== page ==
Glyceryl Trioleate


💊 Chemical information

Triolein. 1,2,3-Propanetriol tri(9-octandecenoate).
Chemical formula: C57H104O6 = 885.4.
CAS — 122-32-7.

💊 Profile

Lorenzo’s oil is a liquid containing glyceryl trierucate (a source of erucic acid) and glyceryl trioleate (a source of oleic acid), in the ratio 1 part to 4 parts respectively. It has been used with dietary modification for the treatment of adrenoleucodystrophy, a genetic disorder characterised by demyelination, adrenal cortical insufficiency, and accumulation of saturated ‘very-long-chain fatty acids’.


Adrenoleucodystrophy is a rare Xlinked metabolic disorder in which accumulation of saturated very-long-chain fatty acids results in diffuse and multifocal demyelination of the nervous system and adrenocortical insufficiency. The most common form usually affects children and is characterised primarily by cerebral demyelination; it is usually fatal within a few years. In the adult variant, called adrenomyeloneuropathy, demyelination of the spinal cord and peripheral neuropathy progress slowly over many years.1,2 There appears to be no effective treatment for adrenoleucodystrophy or its variants. A high dietary intake of long-chain monounsaturated fatty acids, as provided by the mixture Lorenzo’s oil (glyceryl trierucate with glyceryl trioleate), has been tried, the idea being to monopolise the specific enzyme involved in the conversion of long-chain fatty acids to very-long-chain fatty acids. Although dietary therapy with Lorenzo’s oil has reduced plasma concentrations of saturated very-long-chain fatty acids, there is no evidence that this improves or delays progression of adrenoleucodystrophy or adrenomyeloneuropathy.3-6 However, it has been suggested that these disorders may not respond to correction of the biochemical abnormality once neurological damage has occurred.5 The effectiveness of treatment before the appearance of neurological symptoms is currently being studied with some encouraging results.7 There is some evidence to suggest that the childhood form may have an immunological component, but results using immunosuppressants or immunoglobulins have been reported to be disappointing.5 Bone marrow transplants may improve symptoms but should only be tried in those with mild cerebral involvement.1 Lovastatin can also reduce plasma concentrations of very-long-chain fatty acids.8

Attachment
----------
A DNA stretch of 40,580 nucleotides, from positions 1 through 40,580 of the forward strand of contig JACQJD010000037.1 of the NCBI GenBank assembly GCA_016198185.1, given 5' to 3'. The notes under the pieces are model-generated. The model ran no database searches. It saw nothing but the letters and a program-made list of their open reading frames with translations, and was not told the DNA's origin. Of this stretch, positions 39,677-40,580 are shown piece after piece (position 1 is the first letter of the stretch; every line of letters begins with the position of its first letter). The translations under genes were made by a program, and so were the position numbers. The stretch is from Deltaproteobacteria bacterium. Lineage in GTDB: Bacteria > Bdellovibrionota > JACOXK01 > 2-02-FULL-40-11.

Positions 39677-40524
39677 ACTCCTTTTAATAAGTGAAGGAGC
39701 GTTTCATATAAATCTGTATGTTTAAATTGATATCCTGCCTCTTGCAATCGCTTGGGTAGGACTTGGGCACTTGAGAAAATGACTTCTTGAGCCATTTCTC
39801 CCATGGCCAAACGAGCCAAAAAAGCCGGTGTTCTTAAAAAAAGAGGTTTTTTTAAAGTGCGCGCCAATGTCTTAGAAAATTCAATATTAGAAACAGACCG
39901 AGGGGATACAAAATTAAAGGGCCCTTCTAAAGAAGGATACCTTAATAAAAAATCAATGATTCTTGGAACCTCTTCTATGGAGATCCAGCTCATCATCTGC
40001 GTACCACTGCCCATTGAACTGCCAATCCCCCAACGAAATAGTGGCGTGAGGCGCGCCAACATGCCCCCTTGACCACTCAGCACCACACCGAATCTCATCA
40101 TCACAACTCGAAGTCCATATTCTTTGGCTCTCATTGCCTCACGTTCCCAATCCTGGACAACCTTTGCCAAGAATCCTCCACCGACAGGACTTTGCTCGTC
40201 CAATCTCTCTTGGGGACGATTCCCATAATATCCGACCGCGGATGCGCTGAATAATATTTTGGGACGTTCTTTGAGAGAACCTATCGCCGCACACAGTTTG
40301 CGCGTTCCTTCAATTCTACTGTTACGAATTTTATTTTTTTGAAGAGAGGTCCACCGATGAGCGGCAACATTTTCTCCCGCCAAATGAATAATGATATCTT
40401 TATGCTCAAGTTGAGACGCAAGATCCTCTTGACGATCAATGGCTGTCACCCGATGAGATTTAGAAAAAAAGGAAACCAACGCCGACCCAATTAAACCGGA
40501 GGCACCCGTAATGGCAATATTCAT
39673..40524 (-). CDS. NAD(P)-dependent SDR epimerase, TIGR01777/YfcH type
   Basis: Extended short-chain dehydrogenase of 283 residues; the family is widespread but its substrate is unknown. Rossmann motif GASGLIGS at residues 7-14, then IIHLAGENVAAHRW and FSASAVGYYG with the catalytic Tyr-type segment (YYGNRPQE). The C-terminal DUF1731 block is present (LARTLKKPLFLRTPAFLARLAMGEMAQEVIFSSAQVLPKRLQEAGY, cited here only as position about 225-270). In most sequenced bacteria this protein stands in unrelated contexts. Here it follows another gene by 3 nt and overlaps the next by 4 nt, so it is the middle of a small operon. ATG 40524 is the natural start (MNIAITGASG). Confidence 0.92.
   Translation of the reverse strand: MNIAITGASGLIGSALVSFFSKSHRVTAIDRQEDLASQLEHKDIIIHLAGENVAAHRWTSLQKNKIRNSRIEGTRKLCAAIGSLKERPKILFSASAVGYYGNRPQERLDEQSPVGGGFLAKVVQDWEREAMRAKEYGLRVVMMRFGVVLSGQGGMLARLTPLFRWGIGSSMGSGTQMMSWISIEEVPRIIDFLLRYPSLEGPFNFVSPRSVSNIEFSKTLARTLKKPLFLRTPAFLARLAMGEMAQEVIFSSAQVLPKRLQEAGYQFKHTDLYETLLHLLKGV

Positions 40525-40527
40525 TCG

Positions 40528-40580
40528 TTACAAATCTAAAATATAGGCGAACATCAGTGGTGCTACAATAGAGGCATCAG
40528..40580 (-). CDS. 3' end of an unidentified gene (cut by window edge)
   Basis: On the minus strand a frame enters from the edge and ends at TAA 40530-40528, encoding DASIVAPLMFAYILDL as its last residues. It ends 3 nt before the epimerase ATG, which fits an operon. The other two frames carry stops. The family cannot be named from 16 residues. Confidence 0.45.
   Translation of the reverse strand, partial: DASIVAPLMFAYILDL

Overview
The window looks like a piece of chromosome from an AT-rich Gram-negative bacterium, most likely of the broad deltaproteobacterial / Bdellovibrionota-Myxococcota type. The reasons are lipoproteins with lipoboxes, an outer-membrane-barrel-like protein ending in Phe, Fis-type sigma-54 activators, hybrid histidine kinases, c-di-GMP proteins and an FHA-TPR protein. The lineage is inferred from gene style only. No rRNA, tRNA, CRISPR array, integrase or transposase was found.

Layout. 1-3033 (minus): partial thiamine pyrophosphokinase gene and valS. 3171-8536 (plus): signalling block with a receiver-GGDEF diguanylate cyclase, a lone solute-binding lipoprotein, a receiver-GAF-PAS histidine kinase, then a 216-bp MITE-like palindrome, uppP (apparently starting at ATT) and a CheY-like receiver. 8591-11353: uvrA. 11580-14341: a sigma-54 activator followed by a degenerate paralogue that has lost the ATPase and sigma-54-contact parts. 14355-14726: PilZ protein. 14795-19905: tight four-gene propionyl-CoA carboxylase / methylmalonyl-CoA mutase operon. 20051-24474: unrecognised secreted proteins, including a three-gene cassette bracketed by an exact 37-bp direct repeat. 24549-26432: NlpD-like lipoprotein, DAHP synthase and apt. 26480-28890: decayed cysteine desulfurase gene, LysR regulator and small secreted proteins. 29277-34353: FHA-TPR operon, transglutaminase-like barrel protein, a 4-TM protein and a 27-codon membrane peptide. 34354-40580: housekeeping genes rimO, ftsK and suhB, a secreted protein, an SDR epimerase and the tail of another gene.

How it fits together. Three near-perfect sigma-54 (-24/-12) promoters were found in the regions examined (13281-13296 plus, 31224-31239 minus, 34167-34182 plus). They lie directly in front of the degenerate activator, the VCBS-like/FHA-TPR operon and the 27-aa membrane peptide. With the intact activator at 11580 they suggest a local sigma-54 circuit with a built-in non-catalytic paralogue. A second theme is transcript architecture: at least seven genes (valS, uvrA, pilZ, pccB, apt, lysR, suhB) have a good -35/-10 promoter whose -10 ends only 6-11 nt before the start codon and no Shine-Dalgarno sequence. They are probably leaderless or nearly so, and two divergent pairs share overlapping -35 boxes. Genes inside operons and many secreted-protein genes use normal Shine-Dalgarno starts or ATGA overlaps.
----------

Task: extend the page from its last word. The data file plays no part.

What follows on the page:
1. van Geel BM, et al. X linked adrenoleukodystrophy: clinical presentation, diagnosis, and therapy. J Neurol Neurosurg Psychiatry 1997; 63: 4–14
2. Moser HW, et al. Adrenoleukodystrophy: new approaches to a neurodegenerative disease. JAMA 2005; 294: 3131–4
3. Aubourg P, et al. A two-year trial of oleic and erucic acids ("Lorenzo’s oil") as treatment for adrenomyeloneuropathy. N Engl J Med 1993; 329: 745–52
4. Kaplan PW, et al. Visual evoked potentials in adrenoleukodystrophy: a trial with glycerol trioleate and Lorenzo oil. Ann Neurol 1993; 34: 169–74
5. Rizzo WB. Lorenzo’s oil—hope and disappointment. N Engl J Med 1993; 329: 801–2
6. van geel BM, et al. Progression of abnormalities in adrenomyeloneuropathy and neurologically asymptomatic X-linked adrenoleukodystrophy despite treatment with "Lorenzo’s oil". J Neurol Neurosurg Psychiatry 1999; 67: 290–9
7. Moser HW, et al. Follow-up of 89 asymptomatic patients with adrenoleukodystrophy treated with Lorenzo’s oil. Arch Neurol 2005; 62: 1073–80
8. Pai GS, et al. Lovastatin therapy for X-linked adrenoleukodystrophy: clinical and biochemical observations on 12 patients. Mol Genet Metab 2000; 69: 312–22.

Adverse effects.

Thrombocytopenia has been reported in patients receiving Lorenzo’s oil, although patients are often asymptomatic.1 It is possible that giant platelets which retain most of their function are produced and that these are not counted by automatic counting procedures giving a false impression of thrombocytopenia.2 Lymphocytopenia with an increased incidence of infection has also been reported in few patients.3
1. Zinkham WH, et al. Lorenzo’s oil and thrombocytopenia in patients with adrenoleukodystrophy. N Engl J Med 1993; 328: 1126–7
2. Stöckler S, et al. Giant platelets in erucic acid therapy for adrenoleukodystrophy. Lancet 1993; 341: 1414–15
3. Unkrig CJ, et al. Lorenzo’s oil and lymphocytopenia. N Engl J Med 1994; 330: 577.

💊 Preparations

Proprietary Preparations

Ital.: GTO Oil.
Published May 08, 2019.